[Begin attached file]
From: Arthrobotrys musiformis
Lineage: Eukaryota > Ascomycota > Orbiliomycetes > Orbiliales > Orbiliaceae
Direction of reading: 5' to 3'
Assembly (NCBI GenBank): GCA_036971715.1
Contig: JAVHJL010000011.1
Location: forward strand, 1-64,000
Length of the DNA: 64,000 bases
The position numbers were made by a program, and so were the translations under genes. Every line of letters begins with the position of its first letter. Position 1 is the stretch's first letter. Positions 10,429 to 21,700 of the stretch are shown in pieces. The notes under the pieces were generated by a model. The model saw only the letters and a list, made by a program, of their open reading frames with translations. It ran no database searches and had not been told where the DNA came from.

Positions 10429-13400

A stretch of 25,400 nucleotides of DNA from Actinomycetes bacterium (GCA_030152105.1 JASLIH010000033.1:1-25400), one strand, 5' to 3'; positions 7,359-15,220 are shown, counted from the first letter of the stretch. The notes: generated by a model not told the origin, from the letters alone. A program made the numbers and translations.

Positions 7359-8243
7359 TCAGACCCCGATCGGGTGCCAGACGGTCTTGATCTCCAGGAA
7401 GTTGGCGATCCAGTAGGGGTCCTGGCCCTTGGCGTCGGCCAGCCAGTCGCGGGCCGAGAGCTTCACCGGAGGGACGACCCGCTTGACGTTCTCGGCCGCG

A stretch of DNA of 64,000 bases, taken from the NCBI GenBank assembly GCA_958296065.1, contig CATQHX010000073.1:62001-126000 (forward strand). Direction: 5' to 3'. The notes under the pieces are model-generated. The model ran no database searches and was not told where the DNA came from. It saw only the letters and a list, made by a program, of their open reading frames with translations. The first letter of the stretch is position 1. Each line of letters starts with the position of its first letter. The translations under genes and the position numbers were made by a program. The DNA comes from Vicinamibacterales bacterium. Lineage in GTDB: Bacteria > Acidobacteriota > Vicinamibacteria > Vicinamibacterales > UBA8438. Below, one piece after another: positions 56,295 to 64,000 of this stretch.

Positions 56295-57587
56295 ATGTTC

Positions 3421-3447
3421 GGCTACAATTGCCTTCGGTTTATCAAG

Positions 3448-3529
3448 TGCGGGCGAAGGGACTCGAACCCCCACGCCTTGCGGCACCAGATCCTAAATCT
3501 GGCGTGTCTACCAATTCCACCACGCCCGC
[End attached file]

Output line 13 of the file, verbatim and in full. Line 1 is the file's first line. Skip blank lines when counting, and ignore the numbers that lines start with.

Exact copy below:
7401 GTTGGCGATCCAGTAGGGGTCCTGGCCCTTGGCGTCGGCCAGCCAGTCGCGGGCCGAGAGCTTCACCGGAGGGACGACCCGCTTGACGTTCTCGGCCGCG